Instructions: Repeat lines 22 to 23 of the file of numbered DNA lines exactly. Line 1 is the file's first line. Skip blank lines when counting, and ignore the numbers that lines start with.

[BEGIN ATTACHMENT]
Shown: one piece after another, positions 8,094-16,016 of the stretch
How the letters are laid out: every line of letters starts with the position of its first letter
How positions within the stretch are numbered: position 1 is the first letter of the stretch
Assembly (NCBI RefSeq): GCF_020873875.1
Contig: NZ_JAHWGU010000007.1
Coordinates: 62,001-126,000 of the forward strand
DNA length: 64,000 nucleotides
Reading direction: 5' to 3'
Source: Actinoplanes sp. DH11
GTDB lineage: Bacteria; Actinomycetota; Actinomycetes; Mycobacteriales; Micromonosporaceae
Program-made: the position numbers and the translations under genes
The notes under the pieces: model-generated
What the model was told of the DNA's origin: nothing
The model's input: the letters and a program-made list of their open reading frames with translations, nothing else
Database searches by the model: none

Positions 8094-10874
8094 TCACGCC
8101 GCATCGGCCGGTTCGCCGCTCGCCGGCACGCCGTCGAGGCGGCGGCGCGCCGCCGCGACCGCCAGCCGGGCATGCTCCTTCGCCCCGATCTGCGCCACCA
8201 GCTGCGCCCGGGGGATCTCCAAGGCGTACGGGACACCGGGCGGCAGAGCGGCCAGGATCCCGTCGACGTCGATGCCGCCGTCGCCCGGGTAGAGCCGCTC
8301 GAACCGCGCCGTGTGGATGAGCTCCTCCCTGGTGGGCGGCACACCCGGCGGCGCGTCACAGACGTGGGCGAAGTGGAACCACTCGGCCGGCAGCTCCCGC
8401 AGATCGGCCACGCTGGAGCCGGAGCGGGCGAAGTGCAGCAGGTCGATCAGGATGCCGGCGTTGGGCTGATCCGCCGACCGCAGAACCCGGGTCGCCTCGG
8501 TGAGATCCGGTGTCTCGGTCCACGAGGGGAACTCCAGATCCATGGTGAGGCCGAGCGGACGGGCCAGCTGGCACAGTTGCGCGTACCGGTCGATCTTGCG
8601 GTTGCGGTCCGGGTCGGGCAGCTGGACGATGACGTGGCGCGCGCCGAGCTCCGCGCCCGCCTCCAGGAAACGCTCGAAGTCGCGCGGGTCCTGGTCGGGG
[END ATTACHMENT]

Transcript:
8501 TGAGATCCGGTGTCTCGGTCCACGAGGGGAACTCCAGATCCATGGTGAGGCCGAGCGGACGGGCCAGCTGGCACAGTTGCGCGTACCGGTCGATCTTGCG
8601 GTTGCGGTCCGGGTCGGGCAGCTGGACGATGACGTGGCGCGCGCCGAGCTCCGCGCCCGCCTCCAGGAAACGCTCGAAGTCGCGCGGGTCCTGGTCGGGG